*Craft Course

Course Name: FILM 480/580: Studies in Film, Culture, and Society
CRN: 56812
Instructor Name: Lewis, Jon
Time: T 18:00-22:00; Th 16:00-20:00
Instructor Office Hours: T 12-2
Instructor Office Number (in Moreland): 312
Course Description: This class offers an interdisciplinary approach to the subject of youth culture. Students should learn a number of parallel critical approaches central to the following disciplines: film and media studies, sociology, and psychology. Also in play is the critical reading of texts on youth culture: films and novels as well as sociological and psychological studies.

1. Film and media studies: The class offers about twenty films focusing on youth culture. Students are encouraged to “read” these works as re-presentations of lived experience, translations of teen life as it is lived in the U.S.
2. Contemporary literature: Readings and discussion of 4 novels about teenagers.
3. Psychology: This course offers an introduction to adolescent psychology, especially the psycho-social approach popular in the 1960s when youth culture first became a subject of real interest in the psychological community.
4. Sociology: Students will learn to read (and interrogate) so-called empirical data
Course Name: WR 420/520: Style and the Sentence
CRN: 55759
Instructor Name: Jensen, Tim
Time: M W F 1500-1550
Instructor Office Hours: M W 1030-1200
Instructor Office Number (in Moreland): 204B
Course Description: This course will study the sentence on various levels and using multiple approaches. We'll approach sentences like architecture, examining the interaction between structural elements and overall design. We'll dissect and diagram sentences with a steady hand as if we were anatomists. We'll enhance our aesthetic and sensorial appreciation of sentences through rigorous study of the environmental factors that influence their character and quality, just as a sommelier studies viticulture to add complexity and depth to the appreciation of wine. Most importantly, perhaps, we'll study the craft of sentences by crafting them ourselves, developing skills through regular practice, varied exercises, and scaffolded projects.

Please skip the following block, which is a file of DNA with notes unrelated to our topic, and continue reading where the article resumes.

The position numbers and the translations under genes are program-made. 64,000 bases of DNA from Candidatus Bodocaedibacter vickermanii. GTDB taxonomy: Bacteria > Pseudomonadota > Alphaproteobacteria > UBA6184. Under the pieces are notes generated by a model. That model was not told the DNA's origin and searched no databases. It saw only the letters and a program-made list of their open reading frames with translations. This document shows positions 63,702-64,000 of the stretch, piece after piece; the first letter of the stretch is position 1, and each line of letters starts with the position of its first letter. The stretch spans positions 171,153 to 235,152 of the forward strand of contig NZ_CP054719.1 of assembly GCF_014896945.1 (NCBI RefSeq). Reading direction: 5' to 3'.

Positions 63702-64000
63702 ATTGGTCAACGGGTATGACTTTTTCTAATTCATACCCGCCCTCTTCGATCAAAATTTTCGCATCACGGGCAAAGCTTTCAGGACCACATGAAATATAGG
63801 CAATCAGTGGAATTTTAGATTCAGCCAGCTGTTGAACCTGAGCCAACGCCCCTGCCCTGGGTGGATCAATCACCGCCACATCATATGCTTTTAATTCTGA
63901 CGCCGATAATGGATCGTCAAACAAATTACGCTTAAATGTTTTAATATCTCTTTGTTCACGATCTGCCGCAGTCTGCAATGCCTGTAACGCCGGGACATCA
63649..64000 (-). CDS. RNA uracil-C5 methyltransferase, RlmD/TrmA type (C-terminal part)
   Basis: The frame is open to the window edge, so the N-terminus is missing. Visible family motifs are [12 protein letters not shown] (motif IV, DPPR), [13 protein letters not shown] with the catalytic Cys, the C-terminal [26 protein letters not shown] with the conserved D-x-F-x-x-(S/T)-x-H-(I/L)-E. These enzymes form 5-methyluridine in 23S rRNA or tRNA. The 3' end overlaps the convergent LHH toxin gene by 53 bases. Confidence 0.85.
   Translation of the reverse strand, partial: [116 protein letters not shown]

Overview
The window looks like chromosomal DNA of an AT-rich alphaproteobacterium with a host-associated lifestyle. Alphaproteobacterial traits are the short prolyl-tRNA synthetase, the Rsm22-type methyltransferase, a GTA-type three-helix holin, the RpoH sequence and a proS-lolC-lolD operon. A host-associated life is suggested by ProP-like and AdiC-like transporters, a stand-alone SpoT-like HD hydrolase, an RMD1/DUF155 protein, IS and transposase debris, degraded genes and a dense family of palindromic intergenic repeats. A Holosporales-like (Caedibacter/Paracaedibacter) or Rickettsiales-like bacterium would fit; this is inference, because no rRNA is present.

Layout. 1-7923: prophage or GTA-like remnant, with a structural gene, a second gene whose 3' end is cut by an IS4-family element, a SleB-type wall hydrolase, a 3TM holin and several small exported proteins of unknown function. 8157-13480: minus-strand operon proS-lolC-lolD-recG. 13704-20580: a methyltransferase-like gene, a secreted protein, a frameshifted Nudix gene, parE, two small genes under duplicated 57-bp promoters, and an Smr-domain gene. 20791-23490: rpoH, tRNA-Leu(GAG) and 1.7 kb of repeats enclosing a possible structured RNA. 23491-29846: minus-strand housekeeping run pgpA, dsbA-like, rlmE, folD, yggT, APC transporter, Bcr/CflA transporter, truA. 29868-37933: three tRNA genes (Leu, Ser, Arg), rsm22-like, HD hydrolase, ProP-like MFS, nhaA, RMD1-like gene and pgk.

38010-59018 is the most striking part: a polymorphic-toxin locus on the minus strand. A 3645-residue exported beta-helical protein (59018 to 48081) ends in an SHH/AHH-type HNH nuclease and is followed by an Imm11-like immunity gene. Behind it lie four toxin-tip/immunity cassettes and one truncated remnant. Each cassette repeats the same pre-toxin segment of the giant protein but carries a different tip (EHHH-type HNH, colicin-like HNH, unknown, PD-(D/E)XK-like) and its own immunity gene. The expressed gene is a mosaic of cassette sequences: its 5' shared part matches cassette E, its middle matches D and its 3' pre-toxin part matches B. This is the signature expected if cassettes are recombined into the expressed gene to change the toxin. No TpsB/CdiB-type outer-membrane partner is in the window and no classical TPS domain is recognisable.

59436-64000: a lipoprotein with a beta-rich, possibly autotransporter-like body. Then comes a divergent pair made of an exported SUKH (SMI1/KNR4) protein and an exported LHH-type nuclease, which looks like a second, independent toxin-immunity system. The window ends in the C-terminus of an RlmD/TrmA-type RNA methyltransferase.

Successful students will leave the course with an improved understanding of syntax and grammar; heightened awareness of the relationship between sentence structure and clarity of communication; an expanded critical vocabulary for discussing style; and stronger skills in craft
Course Name: WR 521: Teaching Practicum: Fiction Writing
CRN: 52703
Instructor Name: Dybek, Nick
Time: R 1730-1820
Instructor Office Hours: T R 1120-1220
Instructor Office Number (in Moreland): 204A
Course Description: Enrollment in this course is limited to GTAs who are currently teaching WR 224
Course Name: WR 522: Teaching Practicum: Poetry Writing
CRN: 60030
Instructor Name: Holmberg, Karen
Time: T 17:30-18:20
Instructor Office Hours: M 11-12
Instructor Office Number (in Moreland): 350
Course Description: In WR522, Poetry Teaching Practicum, students will prepare teaching materials (syllabus, reading packets, guideline sheets, exercises, and workshop strategies) necessary to teach WR241: Introduction to Poetry Writing. Students also will develop and articulate a statement of teaching philosophy for the teaching of poetry writing. Practical matters of the course include: choosing readers and handbooks; designing poetry assignment guidelines and relevant exercises; work-shopping strategies; commenting on student work; teaching prosody and close reading skills; assessing one’s course.

This class is offered every spring, and must be taken by any poetry MFA student who wants to teach poetry writing in their second year. 1 credit.
Course Name: WR 524: Advanced Fiction Writing